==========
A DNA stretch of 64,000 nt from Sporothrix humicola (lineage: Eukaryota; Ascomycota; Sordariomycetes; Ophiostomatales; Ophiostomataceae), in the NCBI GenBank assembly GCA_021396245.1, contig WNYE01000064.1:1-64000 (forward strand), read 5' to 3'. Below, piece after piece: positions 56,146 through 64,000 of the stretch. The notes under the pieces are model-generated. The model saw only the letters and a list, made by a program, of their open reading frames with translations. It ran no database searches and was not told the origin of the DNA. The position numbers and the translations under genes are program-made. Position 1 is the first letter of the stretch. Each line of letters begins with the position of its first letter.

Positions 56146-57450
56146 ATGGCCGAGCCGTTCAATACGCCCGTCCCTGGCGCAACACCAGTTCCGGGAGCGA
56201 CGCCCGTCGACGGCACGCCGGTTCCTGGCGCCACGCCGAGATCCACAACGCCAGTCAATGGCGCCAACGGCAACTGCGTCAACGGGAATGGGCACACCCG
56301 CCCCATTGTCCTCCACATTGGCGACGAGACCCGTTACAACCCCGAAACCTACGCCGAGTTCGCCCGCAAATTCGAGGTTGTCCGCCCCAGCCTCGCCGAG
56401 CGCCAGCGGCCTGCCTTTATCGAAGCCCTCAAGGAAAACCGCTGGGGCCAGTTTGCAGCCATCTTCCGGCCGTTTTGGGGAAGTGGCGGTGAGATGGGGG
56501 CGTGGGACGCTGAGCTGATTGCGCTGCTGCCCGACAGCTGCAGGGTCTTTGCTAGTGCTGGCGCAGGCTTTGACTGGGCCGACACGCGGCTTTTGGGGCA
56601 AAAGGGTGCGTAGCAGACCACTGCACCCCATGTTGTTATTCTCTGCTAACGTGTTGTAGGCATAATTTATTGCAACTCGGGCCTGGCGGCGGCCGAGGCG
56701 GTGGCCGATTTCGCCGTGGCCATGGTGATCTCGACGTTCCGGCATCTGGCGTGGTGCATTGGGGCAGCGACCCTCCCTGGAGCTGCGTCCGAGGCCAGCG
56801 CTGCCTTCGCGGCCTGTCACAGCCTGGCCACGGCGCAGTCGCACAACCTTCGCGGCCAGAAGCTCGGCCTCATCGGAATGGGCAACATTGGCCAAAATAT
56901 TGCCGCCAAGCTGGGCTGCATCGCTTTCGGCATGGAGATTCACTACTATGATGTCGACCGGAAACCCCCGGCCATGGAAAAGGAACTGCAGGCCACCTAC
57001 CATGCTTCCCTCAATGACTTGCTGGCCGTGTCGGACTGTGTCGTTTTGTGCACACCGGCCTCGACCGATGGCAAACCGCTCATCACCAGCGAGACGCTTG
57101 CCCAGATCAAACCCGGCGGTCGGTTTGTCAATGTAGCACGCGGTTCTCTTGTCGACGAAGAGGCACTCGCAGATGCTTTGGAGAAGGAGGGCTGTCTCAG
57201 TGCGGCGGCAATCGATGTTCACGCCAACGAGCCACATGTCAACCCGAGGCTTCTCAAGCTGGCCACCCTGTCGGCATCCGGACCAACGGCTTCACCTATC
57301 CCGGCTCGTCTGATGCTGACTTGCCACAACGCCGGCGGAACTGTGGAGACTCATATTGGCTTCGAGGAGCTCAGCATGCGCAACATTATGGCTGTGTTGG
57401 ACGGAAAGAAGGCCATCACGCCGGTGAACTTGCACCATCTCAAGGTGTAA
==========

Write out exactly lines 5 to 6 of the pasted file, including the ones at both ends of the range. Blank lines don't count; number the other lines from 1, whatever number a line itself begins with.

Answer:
56301 CCCCATTGTCCTCCACATTGGCGACGAGACCCGTTACAACCCCGAAACCTACGCCGAGTTCGCCCGCAAATTCGAGGTTGTCCGCCCCAGCCTCGCCGAG
56401 CGCCAGCGGCCTGCCTTTATCGAAGCCCTCAAGGAAAACCGCTGGGGCCAGTTTGCAGCCATCTTCCGGCCGTTTTGGGGAAGTGGCGGTGAGATGGGGG